Cathia Pagotto used nostalgia and memory to develop the colour palette and set of creature/creature’s production

Rose-coloured, shadowy, sepia-toned; our memories can become tinted in many different colours as the years pass. This is exactly the effect Cathia Pagotto was aiming to portray when she designed the set and costumes for Chlorine, the current production of Centaur Theatre’s Brave New Looks. From a childhood marred by bullying, to teenage years dealing with disability and coming of age, Chlorine tells the story of the incidents that happened to Sarah, a young girl in the Eastern Townships of Quebec.

Chlorine’s main set piece is a large, 28-foot backdrop featuring the landscape of the Eastern Townships,” described Cathia. “We chose a minimalistic, geographical backdrop so as to accommodate the shifting locations throughout the play. We chose to add a narrow-depth, intimate feeling to the performance by placing the backdrop nearer to the front of the stage in order to push the action and the performers closer to the audience.”

The narrator of the play is Nathan, who grew up in the Eastern Townships with Sarah and through whose memories we see the story unfold. He recalls when Sarah was forced to drink chlorine at age eight by a group of bullies, which paralyzed her and burned her vocal cords to such an extent that she cannot speak, as well as the series of events which led to him spending many hours with Sarah while they were teenagers. He alternates between telling the story and taking part in the scenes of his own memories.

“As the narrator, Nathan is talking about events that happened 10 years ago,” explains Cathia. “He is describing his own memories about the incident and that period of his life which are anchored in his mind and his past. The set’s backdrop reflects the fact that this is being told from the perspective of memory.”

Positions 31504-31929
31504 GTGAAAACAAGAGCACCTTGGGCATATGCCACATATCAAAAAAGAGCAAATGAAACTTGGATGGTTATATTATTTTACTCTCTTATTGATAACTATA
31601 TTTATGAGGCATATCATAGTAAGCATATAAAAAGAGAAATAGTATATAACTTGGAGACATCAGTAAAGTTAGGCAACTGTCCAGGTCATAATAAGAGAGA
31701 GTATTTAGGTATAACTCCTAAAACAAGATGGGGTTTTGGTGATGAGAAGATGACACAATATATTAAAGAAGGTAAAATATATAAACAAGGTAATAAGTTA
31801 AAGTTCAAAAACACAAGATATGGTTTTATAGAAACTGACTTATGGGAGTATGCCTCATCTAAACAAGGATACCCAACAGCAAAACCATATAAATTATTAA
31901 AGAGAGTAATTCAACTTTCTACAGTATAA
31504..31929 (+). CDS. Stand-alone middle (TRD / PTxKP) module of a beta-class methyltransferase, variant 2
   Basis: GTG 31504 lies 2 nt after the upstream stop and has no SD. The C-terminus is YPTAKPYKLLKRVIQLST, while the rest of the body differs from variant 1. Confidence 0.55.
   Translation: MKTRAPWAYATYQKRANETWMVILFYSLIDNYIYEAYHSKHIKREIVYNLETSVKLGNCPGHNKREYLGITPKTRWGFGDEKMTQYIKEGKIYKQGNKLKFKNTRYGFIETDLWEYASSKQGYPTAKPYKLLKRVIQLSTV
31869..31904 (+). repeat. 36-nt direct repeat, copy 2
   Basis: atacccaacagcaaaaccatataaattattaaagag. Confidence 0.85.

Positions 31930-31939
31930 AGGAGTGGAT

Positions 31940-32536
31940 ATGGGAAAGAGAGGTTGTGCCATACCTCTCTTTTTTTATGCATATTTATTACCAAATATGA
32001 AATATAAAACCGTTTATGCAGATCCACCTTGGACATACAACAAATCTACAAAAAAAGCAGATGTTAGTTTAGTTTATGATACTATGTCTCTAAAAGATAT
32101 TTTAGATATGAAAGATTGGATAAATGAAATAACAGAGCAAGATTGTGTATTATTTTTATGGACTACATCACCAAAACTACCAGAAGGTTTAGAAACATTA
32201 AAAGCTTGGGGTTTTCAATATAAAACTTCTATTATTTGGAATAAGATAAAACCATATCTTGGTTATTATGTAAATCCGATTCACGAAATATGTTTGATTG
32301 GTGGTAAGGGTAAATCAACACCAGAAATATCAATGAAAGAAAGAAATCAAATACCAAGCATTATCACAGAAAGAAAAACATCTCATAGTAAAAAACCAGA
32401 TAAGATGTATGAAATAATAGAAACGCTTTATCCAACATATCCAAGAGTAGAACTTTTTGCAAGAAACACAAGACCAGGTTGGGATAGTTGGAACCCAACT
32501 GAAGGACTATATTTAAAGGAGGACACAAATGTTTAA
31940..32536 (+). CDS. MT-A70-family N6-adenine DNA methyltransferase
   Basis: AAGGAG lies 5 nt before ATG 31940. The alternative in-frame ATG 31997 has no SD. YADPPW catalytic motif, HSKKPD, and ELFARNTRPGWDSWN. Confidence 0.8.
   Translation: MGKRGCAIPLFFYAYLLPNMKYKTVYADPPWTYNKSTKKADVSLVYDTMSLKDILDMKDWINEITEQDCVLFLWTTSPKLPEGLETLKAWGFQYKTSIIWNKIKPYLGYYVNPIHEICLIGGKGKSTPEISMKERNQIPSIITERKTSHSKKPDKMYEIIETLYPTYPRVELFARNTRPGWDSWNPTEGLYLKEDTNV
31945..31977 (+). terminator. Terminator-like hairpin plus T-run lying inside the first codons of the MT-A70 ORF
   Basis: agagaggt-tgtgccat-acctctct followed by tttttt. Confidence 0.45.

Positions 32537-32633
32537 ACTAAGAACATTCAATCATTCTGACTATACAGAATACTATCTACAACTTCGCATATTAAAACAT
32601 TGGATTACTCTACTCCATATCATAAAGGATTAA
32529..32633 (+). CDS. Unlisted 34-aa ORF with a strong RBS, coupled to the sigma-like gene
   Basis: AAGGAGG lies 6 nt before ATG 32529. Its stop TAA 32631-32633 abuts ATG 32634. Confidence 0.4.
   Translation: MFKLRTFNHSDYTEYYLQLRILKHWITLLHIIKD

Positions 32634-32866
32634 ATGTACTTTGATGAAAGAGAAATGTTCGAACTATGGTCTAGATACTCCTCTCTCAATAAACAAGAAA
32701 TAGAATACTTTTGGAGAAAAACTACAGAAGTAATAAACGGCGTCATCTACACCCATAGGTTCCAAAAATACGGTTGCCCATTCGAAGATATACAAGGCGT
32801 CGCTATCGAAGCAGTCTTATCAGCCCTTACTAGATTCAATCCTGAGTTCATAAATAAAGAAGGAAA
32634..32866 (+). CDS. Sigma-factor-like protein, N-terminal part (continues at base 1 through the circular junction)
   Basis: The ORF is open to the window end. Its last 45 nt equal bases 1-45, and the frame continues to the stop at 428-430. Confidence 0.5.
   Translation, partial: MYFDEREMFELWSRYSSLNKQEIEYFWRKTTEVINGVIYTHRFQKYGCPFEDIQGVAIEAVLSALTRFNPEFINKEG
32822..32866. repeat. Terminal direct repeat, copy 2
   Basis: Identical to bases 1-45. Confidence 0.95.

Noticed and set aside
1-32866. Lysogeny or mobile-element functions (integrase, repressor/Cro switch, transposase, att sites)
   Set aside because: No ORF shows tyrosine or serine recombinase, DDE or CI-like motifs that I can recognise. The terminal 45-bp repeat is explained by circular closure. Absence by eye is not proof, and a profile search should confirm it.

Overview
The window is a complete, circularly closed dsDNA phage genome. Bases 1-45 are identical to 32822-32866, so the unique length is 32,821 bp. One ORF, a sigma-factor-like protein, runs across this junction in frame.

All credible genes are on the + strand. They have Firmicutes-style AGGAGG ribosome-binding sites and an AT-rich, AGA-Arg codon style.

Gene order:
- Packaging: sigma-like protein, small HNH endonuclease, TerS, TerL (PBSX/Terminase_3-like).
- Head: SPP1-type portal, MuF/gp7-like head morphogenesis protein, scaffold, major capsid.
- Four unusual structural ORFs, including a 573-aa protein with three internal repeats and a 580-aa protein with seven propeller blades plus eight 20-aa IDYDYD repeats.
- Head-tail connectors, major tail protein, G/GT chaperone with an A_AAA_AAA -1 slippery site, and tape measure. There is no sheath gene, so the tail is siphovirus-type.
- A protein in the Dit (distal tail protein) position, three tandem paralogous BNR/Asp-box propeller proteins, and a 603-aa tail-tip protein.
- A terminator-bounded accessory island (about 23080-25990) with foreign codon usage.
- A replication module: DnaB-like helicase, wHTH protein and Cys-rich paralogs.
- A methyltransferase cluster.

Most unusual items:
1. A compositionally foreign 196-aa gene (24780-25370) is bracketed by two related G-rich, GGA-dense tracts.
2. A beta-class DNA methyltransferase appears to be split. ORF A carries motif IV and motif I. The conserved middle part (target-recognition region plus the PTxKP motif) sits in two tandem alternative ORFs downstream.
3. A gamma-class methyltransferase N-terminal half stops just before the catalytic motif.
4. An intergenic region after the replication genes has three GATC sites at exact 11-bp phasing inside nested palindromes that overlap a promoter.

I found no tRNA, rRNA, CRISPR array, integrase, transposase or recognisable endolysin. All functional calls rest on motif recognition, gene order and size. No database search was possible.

The incredible landscape that Cathia designed and produced is made from 480 sheets of paper pieced together like a puzzle. The landscape it displays appears a little bit distorted due to the sheets of paper being crumpled and the entire image having a reddish tint.

“Through lighting and scene changes, the landscape can appear to shift throughout the play,” explained Cathia. “I wanted to play on the idea of memory and nostalgia, and how the things we remember can get slightly distorted and not always remain clear in our minds. The past is pasted together through pieces of memory, which is why we chose to make the backdrop out of pieces of paper”

“Most of the story takes place within the 1980s, which is why we chose a reddish tint for the landscape,” said Cathia. “Kodak photographs from the 70s or 80s tend to age on the warm side, with a reddish tint, so it gives the entire landscape the effect of being a memory.”

Cathia also incorporated the feeling of memory into the performers’ costumes. “Sarah’s parents are less clear in Nathan’s memories,” Cathia explained. “They are dressed in a palette that blends in with the warmly tinted background. Meanwhile, Nathan is dressed in cooler colours to help him enter and exit the past and present more fluidly, and better define his role as narrator. Sarah remains more vivid in his memories, though, in my opinion, and her palette bridges the past and the present.”

Chlorine is at once a tale of the life-altering consequences of bullying and a nostalgic coming of age story. Written and choreographed by Florence Longpré and Nicolas Michon, translated and directed by Johanna Nutter, Chlorine runs at Centaur Theatre from October 19-29.

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